Visiting History

How did it get to be June already?!  So much for my thoughts of posting weekly updates; looks like that didn’t happen again this year. 

Old Faithful

We took at long field trip last month in hopes of enriching our U.S. history studies.  For two of our kids we purchased a special book, Passport to Your National Parks.  I hope the other children don’t someday regret declining our offer to get them a book, too.   Every year new stamps (stickers) are printed so that you can spend even more money decorating your passport.  Thi$ is completely optional.  When you go to the visitor’s center of a national park, you can get a “cancellation” for free. 

Entrance into the parks isn’t free, however we learned about the America The Beautiful – National Parks and Federal Recreation Lands Annual Pass.  Given the number of parks we visited, this pass saved us money on our trip (and we can continue to use it for the next eleven months). 

Our family took over 1000 pictures at some incredible locations.  My favorites were:  1) our horseback ride through Garden of the Gods, 2) Golden Spike, and 3) Zion.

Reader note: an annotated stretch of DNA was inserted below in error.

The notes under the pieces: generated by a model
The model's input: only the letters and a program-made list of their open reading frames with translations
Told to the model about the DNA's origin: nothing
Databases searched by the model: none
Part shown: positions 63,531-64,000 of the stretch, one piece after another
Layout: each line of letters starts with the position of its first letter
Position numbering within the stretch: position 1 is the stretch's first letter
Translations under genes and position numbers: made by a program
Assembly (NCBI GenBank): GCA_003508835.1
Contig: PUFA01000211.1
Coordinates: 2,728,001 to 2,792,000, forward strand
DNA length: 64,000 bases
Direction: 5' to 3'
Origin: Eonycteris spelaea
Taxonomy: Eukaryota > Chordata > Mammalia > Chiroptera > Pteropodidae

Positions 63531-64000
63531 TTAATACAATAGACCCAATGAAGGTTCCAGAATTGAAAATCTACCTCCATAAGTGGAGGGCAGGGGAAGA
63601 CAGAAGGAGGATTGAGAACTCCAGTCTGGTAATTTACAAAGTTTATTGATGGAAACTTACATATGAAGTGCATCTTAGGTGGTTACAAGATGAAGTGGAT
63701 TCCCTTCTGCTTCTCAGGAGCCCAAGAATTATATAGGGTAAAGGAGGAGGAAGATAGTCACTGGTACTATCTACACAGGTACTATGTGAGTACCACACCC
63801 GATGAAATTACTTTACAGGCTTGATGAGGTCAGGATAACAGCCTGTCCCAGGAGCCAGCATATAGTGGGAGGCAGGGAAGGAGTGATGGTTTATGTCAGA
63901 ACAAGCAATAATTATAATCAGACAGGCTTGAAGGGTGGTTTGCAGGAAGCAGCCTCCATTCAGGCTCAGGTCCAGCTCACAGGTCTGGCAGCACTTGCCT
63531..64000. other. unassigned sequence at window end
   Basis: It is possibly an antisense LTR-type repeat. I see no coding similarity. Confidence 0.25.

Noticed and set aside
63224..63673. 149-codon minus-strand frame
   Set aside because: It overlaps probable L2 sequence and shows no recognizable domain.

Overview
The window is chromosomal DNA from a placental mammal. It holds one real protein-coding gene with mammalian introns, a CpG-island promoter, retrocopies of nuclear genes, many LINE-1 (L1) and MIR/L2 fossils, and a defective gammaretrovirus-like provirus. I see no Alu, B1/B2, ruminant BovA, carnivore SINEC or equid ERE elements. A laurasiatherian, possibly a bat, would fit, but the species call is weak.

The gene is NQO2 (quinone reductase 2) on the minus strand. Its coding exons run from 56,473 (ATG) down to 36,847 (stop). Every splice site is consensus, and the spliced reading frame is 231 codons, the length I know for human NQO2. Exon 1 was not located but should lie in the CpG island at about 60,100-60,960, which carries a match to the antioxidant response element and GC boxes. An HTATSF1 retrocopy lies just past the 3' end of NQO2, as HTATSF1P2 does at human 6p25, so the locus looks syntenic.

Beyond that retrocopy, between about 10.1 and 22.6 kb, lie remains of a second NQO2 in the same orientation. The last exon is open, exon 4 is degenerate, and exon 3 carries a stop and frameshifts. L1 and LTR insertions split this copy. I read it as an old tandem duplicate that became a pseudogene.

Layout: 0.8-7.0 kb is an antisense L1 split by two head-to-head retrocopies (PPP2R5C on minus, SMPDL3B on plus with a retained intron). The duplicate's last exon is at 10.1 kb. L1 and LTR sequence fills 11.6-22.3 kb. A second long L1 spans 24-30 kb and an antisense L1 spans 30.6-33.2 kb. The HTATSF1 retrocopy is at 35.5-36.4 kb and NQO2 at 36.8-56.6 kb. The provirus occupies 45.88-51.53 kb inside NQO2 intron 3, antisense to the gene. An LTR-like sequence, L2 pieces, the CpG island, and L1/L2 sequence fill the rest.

Steam Engine at Golden Spike

We were at the Golden Spike Monument first thing in the morning, so had time to talk with the ranger and explore the displays in the visitor’s center before the steam trains arrived.  Prior to our trip, the golden spike was just a paragraph in boring history books.  Now it is so much more! 

Another stop was the Grand Canyon.  Magnificent!  Now that we’ve seen the north rim, we’d like to return to see the south rim — some of us would like to spend enough time there to hike across (there’s even a place down in the bottom of the canyon where those who make reservations ahead of time can spend the night). 

Many of the places we went had school busses full of kids on end-of-the-year field trips, so I’m not the only one who thinks these were educational locations.  The educational aspect was a bonus; this was a fabulous vacation.   If you’re looking for some great places to visit, here’s a start:

The national parks service has educational materials available here, as well as having a “teachers” link in the sidebar of every park, so it’s worth taking a little extra time to explore the resources available before you go.  If you decide to visit any of these locations, I’d love to hear about it!


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